Dec 31, 2011:
This is Charlie’s second day at home after the chemo. While we are all happy to be out of the hospital, things have been a bit challenging as Charlie adjusts to his chemo drugs. He is tired, nauseous, and can’t eat much. The usual smells of home (candles, Christmas tree, food) make him nauseated. We know that Charlie has been having a little bit of a tough time, but he continues to be brave and face these new challenges with a good attitude. While my parents wouldn’t normally encourage it, playing Call of Duty on the Xbox with his friends (we call this activity “going killing” in our house) is a good distraction for him. It will be a struggle having to adjust to all of Charlie’s new medical needs at home. My parents have to administer his IV antibiotic three times a day. This is given through his central line and takes an hour and a half to run its course. After the hour and a half, the line then needs to be flushed. A visiting nurse came yesterday to teach my parents how to do all this. Needless to say, it will keep them busy. I often come down to the basement in the morning to talk to Charlie about life. This morning, he was telling me about some boys he met in the cancer wing at Children’s who he hopes to befriend. I love how Charlie continues to make the best out of his situation. Despite the difficulties, we are fortunate and happy that we are able to celebrate New Year’s at home and not in the hospital as we originally thought. We know that 2012 will be a year of healing for Charlie, and for that, we celebrate. Thank you for continuing to surround our family with love! Have a very happy New Year!
The link to the blog eventually got passed along the grapevine to friends of friends across the country, and even to my Spanish exchange student’s family and friends all the way in Madrid. My little blog project for Charlie had suddenly given my family and I an invaluable support system that practically spanned the globe. From the overwhelming response to my Caring Bridge site, I felt the same sense of accomplishment that students get from their class blogs. Writing for the public eye helped me become a confident author, which is something so special and necessary for college-aged writers who are trapped in the mindset of “will my professor think this is good enough?” After the 36 weeks of chemotherapy and the major surgery to remove Charlie’s cancer site were through, the Caring Bridge garnered just shy of 10,000 total hits, 8 tribute donations, and countless entries in the guestbook. I had no idea that by making a blog I could find confidence in my own life and in my writing, lift up my loved ones, and rally a wider audience around my brother’s cause. My journey with blogging ties together the writing skill, sense of community, and personal accomplishment that students similarly experience while blogging in the classroom.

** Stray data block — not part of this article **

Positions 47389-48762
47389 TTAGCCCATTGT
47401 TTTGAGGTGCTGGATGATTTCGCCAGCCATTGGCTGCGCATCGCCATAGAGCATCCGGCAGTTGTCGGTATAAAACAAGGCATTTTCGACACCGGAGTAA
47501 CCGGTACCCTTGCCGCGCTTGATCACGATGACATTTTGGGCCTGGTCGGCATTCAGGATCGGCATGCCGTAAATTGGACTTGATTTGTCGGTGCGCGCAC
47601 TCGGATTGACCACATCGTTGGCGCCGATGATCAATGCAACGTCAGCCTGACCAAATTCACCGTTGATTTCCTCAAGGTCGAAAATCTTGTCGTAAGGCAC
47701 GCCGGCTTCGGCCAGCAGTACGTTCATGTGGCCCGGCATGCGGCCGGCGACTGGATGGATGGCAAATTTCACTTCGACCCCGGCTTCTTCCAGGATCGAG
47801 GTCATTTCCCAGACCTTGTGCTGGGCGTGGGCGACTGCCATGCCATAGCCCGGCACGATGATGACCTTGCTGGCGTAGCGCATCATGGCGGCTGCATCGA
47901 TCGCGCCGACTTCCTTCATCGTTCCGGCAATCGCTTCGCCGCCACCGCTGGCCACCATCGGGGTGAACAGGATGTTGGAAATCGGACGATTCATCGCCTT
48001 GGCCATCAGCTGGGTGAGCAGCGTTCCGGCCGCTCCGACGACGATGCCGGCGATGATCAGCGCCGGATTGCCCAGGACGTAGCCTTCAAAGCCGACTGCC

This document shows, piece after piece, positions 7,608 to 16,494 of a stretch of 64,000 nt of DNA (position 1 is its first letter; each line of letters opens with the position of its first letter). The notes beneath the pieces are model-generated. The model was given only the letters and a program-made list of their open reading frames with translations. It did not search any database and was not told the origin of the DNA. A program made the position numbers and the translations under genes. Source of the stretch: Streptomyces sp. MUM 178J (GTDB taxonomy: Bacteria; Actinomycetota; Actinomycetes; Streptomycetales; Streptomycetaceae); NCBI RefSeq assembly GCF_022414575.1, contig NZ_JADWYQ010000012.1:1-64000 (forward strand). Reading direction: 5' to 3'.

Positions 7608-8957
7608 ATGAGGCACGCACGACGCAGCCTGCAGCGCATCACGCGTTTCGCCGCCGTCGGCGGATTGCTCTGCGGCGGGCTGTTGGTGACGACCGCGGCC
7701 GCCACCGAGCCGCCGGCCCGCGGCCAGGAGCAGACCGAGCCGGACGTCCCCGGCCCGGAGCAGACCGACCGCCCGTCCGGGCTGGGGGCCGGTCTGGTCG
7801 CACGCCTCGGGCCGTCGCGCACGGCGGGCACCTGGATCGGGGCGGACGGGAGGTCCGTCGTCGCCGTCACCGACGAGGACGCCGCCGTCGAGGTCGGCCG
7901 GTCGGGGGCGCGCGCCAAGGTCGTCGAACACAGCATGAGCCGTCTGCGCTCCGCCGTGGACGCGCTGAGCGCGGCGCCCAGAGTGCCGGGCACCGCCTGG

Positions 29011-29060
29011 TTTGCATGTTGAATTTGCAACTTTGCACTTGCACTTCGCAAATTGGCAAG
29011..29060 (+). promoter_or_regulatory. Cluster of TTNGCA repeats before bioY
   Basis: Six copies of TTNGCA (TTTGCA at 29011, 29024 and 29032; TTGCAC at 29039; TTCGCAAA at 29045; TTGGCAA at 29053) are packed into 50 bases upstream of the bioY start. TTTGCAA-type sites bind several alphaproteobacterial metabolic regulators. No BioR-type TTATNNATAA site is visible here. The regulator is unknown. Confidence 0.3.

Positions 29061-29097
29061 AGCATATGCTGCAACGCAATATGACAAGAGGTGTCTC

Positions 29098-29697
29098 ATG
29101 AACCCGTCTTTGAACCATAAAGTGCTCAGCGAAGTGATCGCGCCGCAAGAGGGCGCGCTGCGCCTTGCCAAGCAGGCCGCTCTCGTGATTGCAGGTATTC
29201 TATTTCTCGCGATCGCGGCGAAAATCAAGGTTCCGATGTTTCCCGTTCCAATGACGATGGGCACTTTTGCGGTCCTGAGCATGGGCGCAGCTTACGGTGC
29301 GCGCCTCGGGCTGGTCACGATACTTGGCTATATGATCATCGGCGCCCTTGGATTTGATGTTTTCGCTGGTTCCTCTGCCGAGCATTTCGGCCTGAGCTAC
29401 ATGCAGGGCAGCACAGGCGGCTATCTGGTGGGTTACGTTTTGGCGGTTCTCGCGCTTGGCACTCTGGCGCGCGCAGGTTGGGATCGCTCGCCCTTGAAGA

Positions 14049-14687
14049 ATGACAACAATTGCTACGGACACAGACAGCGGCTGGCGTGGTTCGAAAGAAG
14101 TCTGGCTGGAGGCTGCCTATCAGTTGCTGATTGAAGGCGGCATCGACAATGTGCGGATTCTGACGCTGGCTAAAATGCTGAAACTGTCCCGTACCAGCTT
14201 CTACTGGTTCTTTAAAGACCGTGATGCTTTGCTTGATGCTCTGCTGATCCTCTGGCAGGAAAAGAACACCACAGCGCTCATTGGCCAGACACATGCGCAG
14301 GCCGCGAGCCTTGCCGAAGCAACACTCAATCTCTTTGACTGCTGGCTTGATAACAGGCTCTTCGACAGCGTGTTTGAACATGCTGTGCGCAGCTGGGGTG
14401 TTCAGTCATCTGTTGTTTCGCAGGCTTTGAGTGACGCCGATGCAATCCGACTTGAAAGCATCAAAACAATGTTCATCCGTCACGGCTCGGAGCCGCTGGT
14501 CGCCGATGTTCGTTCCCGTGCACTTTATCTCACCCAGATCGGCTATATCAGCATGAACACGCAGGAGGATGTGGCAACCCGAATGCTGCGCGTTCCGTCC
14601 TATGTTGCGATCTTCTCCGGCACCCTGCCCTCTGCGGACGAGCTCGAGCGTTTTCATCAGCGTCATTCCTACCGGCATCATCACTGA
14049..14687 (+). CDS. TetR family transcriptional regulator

In a small liberal arts college like Dickinson, I firmly believe that blog projects can be both a useful tool for writing but also a perfect way to get students involved in a community cause. I envision a community service club sponsoring a blog project like the Caring Bridge, where each student is assigned to make a blog for a child who suffers from disease or disability. The students can go out to their homes and spend valuable bonding time with the child, then post on the blog after each meeting. The students would be encouraged to share their blog with their friends so they can generate a community dedicated to their specific child. This blog project can make a suffering young one feel extremely special, and help others support the child and his or her family. A blog post doesn’t have to take up a lot of time in a busy college schedule, yet it can create a powerful impact.
Highlights from Charlie’s Caring Bridge Photo Album: